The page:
“Pap smears and mammograms were not the first priority during COVID, so a lot of women have gotten behind in their preventative screenings or preventative health exams,” said Lone Star Circle of Care’s Dr. Angee Ong, OB/Gyn. “We at Lone Star are really, really encouraging women to make these appointments and get caught up.”
A San Antonio native, Dr. Ong studied women’s health at UT Austin, UT San Antonio and Tulane before landing at Lone Star Circle of Care. She was drawn to the Federally Qualified Health Center for its unwavering commitment to caring for all people, regardless of financial status.
“We’re able to work with a lot of populations that would not otherwise be able to get any type of care,” Dr. Ong said. “When they come see us at Lone Star, we don’t treat them any different than we would treat them at a private clinic.”
An expert in her field, Dr. Ong understands the difficulty of helping women nurture themselves and advocate for their own health. Oftentimes, women prioritize their spouses, children, friends and other family members before themselves.
“Being somebody who’s in women’s health, it’s great for us to be able to advocate for women, let them know that their health is important as well,” Dr. Ong said. “We’re able to make a difference in these women’s lives.”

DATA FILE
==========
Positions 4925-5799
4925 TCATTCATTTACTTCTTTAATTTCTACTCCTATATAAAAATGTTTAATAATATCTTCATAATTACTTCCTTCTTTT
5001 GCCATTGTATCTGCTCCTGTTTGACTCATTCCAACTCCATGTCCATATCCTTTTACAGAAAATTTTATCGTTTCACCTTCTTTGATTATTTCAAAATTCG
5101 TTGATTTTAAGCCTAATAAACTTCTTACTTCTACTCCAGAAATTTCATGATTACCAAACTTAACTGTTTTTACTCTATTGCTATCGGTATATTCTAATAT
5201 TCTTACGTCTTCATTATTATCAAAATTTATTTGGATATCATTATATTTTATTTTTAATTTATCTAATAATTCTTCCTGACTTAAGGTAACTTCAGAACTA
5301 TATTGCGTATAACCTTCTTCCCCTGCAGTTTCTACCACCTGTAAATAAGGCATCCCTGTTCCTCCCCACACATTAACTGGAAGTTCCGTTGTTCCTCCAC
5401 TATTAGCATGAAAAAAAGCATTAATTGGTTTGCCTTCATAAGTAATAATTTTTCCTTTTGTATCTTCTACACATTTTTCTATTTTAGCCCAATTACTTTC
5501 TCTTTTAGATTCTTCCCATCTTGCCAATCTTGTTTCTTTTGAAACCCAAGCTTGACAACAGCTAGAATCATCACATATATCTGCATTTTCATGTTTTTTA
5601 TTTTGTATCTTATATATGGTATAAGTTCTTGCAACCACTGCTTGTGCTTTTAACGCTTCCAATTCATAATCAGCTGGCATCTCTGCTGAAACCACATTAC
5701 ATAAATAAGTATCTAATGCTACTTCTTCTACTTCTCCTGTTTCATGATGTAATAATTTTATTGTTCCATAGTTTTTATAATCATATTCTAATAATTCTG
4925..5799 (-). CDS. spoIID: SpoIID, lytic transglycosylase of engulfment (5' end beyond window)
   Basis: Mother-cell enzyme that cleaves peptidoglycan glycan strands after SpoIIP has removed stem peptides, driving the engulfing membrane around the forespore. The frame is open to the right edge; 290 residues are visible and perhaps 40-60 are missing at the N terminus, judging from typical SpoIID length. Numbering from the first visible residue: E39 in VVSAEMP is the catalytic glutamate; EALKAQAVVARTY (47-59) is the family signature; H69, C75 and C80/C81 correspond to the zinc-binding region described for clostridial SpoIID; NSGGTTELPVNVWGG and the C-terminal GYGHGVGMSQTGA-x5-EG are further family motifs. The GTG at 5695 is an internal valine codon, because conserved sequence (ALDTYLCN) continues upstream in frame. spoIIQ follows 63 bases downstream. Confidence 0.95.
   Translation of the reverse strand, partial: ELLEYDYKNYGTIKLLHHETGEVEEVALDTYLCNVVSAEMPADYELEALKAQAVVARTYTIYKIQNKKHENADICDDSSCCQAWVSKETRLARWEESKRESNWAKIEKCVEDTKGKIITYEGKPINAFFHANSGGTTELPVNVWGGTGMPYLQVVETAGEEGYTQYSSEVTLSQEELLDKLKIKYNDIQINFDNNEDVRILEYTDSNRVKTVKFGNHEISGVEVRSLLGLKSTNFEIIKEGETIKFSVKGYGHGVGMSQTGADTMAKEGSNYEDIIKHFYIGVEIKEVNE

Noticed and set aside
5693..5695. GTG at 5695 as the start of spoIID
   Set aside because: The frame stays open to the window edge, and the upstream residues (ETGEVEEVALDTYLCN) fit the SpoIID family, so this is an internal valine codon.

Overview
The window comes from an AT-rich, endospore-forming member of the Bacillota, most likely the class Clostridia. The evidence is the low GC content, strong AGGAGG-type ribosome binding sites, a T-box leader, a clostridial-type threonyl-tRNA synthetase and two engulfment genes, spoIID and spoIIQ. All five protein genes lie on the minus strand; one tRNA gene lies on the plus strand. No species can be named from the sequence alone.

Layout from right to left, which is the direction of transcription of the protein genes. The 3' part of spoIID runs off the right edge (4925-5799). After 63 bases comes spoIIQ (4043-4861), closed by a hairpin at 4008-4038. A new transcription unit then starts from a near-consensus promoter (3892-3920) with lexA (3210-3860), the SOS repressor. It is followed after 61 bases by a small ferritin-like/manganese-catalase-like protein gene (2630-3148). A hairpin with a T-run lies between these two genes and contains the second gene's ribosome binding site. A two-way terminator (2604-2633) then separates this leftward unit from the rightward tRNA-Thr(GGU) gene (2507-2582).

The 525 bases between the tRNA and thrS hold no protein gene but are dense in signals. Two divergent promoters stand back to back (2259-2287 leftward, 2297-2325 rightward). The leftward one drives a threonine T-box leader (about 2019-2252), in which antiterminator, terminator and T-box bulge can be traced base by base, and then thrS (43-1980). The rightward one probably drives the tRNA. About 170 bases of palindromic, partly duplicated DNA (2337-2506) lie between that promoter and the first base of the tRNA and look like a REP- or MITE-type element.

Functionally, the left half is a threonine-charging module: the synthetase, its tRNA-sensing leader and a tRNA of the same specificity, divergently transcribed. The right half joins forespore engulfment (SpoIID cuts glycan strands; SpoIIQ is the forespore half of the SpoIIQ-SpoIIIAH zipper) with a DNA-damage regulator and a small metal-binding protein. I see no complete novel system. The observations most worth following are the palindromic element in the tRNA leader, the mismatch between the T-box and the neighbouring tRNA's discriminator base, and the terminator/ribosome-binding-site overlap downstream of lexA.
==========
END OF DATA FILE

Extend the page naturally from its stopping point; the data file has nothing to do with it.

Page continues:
It is recommended that women get their first well-woman exam and pap smear at age 21. At Lone Star, these exams begin with a medical assistant taking vital signs, family history, vaccine history, primary doctor information and any patient concerns like issues with contraception.
“We always reassure our patients that at the end of the day, they are in control. If they do not feel like mentally or emotionally ready to do a pelvic exam or pap smear that day, that is O.K.,” Dr. Ong said.
During a typical visit, the OB/Gyn conducts a head-to-toe assessment, including a heart and lungs exam, abdominal exam, breast exam and pelvic exam. These preventive measures allow OB/Gyns to catch anything out of the ordinary before it turns into something drastic or unmanageable.
“When we do our pelvic exams and we do our pap smears every year, if it comes back with abnormal cells, we can catch that before it becomes cervical cancer,” Dr. Ong said.
Younger women ages 21-30, need a pap smear every three years. After the age of 30, women are tested for HPV, a virus that has been strongly associated with cervical cancer. If the test is negative, tests are conducted every five years.
Because cervical cancer is asymptomatic, these visits are life-saving. Without well-woman exams, Dr. Ong said most women would not know they have cervical cancer, as pain and abnormal bleeding do not occur until it has progressed to a severe stage.
“We still recommend, even if you’ve had a pap smear that is up-to-date, that you still come back for your annual exam. That way, we can look and make sure there’s no awkward masses or anything that’s growing that is different,” Dr. Ong said.